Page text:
Three Tanzanian Universities Add Course in Female Genital Mutilation to Fight the Practice

Three Tanzanian universities are offering a new course on Female Genital Mutilation (FGM) to train health care professionals on how to deal with victims of the harmful practice that is still widespread although illegal.

The course, to be taught at the University of Dodoma, Muhimbili University of Health and Allied Sciences (MUHAS) and the Kilimanjaro Christian Medical Centre (KCMC), makes Tanzania the second country in Africa to offer such training after Ghana.

FGM, which involves total or partial removal of the external female genitalia, has been illegal in the East African nation since 1998 but the law is poorly enforced and thousands of girls are affected every year.

More than 7.9 million girls and women in Tanzania are believed to have undergone FGM which causes numerous health problems. Some girls bleed to death or die from infections, while others die later in life from childbirth complications.

Idris Kikula, Vice Chancellor of the University of Dodoma in central Tanzania, said the course is designed to equip students pursuing medicine and social sciences with skills and knowledge to take an active role in eliminating the practice.

“FGM has for years been affecting women and young girls. Much has been done to overcome the problem, albeit with poor results as there were no professionals to deal with the matter,” Kikula said. “I believe this initiative will ultimately lead to sound results.”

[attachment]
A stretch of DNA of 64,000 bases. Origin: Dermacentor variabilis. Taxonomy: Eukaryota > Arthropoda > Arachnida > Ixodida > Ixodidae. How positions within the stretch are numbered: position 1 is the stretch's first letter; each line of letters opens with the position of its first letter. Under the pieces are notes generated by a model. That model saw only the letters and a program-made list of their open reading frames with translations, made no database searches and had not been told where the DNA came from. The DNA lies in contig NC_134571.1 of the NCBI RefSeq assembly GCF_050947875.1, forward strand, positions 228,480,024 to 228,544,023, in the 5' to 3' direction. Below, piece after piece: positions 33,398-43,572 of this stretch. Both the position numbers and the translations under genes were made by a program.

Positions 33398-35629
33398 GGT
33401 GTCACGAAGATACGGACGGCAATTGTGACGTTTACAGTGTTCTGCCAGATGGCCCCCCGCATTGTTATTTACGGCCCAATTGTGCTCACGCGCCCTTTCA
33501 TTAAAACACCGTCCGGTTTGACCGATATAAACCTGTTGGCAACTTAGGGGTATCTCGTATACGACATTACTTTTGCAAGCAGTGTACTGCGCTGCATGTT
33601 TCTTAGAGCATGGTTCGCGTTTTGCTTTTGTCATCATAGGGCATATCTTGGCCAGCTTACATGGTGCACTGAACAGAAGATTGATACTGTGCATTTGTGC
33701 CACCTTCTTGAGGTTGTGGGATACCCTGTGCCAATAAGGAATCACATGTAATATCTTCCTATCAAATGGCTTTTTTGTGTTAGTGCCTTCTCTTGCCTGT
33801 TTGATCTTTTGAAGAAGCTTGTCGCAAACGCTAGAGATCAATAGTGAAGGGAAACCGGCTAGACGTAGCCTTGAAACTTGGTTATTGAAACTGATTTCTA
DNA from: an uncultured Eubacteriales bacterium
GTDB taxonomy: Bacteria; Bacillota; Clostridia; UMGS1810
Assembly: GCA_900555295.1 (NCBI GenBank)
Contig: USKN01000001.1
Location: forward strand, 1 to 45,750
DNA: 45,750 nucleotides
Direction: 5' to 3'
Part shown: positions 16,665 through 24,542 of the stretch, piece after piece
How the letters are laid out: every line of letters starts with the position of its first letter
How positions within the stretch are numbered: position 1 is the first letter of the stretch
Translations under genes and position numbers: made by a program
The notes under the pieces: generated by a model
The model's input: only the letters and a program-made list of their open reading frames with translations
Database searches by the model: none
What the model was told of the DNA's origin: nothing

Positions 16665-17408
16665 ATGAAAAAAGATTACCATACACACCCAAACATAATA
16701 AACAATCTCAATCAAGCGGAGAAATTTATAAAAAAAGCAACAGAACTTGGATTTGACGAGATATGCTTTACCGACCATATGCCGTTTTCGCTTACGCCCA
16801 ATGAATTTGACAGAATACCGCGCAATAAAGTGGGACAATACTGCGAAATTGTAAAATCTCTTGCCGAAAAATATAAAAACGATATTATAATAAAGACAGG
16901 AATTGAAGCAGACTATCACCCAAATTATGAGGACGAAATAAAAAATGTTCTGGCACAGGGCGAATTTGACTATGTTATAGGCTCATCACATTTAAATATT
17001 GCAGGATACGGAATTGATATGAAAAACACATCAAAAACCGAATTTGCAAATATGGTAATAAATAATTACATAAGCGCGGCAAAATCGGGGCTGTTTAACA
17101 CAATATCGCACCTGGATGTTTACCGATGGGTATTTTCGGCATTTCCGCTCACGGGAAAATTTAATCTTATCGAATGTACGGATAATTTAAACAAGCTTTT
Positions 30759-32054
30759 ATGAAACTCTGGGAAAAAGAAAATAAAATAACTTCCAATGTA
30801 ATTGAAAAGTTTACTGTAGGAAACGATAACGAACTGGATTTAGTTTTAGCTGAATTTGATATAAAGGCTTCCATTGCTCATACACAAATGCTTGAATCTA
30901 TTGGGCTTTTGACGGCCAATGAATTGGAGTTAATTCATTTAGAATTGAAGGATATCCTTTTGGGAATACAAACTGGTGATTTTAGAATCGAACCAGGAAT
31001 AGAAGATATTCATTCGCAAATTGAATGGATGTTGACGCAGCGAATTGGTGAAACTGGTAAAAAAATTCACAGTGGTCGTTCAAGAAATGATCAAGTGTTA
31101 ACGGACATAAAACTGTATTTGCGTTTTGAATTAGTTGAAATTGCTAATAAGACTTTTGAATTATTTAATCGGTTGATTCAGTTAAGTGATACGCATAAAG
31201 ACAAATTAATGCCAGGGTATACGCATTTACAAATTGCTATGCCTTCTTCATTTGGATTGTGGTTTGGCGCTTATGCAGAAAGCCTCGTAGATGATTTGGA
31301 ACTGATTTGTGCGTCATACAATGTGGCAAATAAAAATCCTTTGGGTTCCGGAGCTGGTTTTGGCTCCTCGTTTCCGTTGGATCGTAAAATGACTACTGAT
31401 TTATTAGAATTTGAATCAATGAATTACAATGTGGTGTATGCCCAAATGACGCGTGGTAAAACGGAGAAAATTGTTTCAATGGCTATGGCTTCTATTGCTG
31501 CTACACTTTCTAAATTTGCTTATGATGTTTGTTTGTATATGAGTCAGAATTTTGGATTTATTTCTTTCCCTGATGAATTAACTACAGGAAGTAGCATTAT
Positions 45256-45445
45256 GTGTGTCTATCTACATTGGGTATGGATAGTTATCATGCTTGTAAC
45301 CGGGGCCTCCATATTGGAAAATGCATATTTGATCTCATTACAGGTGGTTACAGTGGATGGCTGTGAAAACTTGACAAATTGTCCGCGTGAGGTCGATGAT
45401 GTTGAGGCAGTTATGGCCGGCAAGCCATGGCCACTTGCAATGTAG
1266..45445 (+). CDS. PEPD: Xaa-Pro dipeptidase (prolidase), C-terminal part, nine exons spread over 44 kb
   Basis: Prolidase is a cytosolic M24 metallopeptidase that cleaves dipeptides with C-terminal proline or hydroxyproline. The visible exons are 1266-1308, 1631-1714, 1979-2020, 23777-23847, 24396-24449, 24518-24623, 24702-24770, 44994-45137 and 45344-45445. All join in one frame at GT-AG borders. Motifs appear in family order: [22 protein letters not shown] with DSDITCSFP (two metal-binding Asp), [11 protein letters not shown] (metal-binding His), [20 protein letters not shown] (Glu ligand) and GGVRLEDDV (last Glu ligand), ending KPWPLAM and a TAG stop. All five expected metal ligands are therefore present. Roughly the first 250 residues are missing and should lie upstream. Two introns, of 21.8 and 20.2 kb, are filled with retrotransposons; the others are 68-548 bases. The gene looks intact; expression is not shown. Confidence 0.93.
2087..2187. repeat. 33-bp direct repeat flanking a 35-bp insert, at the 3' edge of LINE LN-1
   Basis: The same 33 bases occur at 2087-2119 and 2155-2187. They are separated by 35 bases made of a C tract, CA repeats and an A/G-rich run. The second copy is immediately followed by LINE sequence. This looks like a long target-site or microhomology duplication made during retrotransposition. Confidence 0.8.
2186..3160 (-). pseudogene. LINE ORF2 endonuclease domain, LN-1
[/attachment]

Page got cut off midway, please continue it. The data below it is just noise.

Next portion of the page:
Kikula said the physical and psychological suffering faced by most FGM victims does not always get the attention of trained health care specialists due to a lack of expertise.

The courses contain topics such as the origin of FGM and its health complications and how to manage and counsel girls and women with physical, psychological and sexual complications.

FGM affects an estimated 140 million girls and women across a swathe of Africa and parts of the Middle East and Asia, seen by many families as a gateway to marriage and way to preserve a girl’s virginity. Uncut girls are often ostracised.

Nigeria outlawed FGM earlier this year, and the practice survives in only a few countries in the region, including Sierra Leone, Liberia and Mali.

Sia Msuya, a public health expert at the KCMC in Moshi, said the training would help broaden the understanding of most health workers so they can meet the specific needs of the victims with the practice deeply rooted in local traditions.

“Most girls who have undergone the female cut often keep their stories to themselves because they don’t see someone to tell,” she told the Thomson Reuters Foundation.

Rehema Mosha, a first year medical student at MUHAS in Dar es Salaam, said the course should have been adopted a long time ago because FGM has inflicted “so much pain on so many people”.

“I believe that with appropriate training we can be advocates for change to eliminate this harmful practice once and for all,” she told the Thomson Reuters Foundation.



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